The New York Times has reported the the Encyclopaedia Britannica will no longer produce a printed edition as content will now only be available digitally. The decision ends a 244 year tradition and signals a significant shift by the encyclopaedia’s Chicago publisher.
While many have predicted that the rise of easily updatable websites like Wikipedia would see the end of the printed encyclopaedia, this might not mean the end of the printed book as others are touting. The encyclopaedia may well have been the form of printed book most threatened by the increasing reliance on digital content. The relatively slow process of editing and publishing means that many entries can be out of date before the volume hits the shelves.
Is this need for constantly updated information- with an emphasis placed on the speed of updating rather than rigour- a worrying trend? Surely it just further emphasises the importance of being able to critically analyse a source for reliability and accuracy. Maybe it will lead to an even savvier generation of readers who constantly question the reliability of information and evaluate their sources.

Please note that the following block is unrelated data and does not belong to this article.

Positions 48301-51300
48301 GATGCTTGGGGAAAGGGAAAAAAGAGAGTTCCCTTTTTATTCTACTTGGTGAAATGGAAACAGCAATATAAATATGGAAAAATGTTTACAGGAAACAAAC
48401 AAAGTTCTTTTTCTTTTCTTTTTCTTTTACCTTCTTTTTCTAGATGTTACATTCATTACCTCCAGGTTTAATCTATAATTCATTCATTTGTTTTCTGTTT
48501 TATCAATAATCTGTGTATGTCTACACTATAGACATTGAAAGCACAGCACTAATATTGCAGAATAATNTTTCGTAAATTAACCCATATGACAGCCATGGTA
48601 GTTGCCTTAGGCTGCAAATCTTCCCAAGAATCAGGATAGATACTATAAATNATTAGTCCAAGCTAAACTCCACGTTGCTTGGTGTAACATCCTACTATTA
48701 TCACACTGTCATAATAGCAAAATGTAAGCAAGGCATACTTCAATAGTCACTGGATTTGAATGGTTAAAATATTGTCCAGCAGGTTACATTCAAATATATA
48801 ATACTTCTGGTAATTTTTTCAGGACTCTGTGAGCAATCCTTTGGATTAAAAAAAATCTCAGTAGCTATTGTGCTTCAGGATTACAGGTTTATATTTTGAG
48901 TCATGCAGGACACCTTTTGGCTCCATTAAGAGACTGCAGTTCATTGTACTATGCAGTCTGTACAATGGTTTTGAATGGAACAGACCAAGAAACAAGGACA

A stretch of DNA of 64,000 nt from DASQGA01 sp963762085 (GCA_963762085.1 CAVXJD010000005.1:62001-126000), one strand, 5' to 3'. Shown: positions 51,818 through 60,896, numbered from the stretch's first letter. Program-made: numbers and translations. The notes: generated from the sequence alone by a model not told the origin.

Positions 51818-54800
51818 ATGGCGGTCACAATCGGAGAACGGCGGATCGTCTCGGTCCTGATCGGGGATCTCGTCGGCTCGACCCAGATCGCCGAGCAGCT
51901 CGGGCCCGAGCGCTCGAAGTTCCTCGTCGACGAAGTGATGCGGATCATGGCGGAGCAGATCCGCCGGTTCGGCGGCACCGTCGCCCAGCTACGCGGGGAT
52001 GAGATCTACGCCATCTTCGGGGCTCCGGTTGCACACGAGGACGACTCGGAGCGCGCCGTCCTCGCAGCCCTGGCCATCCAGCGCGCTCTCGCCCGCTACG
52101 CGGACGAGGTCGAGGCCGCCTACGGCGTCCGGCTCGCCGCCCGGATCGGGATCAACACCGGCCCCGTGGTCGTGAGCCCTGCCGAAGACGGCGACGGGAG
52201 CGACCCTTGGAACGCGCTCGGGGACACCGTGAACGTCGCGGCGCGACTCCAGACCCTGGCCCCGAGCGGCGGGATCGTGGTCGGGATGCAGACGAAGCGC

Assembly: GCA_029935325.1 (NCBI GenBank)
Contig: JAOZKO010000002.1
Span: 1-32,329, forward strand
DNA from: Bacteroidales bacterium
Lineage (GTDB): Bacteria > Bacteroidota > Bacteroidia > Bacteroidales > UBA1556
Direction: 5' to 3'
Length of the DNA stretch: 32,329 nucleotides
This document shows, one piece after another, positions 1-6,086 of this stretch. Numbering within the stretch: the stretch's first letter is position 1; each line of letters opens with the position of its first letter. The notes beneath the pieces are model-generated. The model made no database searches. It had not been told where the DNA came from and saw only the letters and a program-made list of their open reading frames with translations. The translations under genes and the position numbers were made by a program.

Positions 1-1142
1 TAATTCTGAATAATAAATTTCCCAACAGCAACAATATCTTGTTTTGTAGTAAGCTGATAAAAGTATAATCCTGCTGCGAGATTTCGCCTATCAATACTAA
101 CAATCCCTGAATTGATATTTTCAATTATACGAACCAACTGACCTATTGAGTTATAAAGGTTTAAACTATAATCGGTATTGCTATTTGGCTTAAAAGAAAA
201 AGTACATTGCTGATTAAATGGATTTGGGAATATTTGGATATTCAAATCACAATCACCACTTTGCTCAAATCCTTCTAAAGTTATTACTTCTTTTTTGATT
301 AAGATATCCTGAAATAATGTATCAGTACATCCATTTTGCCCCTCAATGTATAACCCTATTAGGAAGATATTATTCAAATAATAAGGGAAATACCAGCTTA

Perhaps the greater concern for many (apart from any door-to-door encyclopaedia sellers still out there) may be that we may no longer have printed copies that document the prevailing knowledge of our time. Older encyclopaedias like the Nuremberg Chronicle provide an insight into the accepted beliefs of a time period, or at least the accepted beliefs of the writers and editors. Surely this move to digital content raises even more issues surrounding digital archiving and preservation. Maybe people will be visiting libraries and museums in a hundred years to pore over archived copies of Wikipedia.
Should we be concerned about this shift to digital, or is it time to accept that the printed encyclopaedia can’t compete with the wealth of constantly updated content available?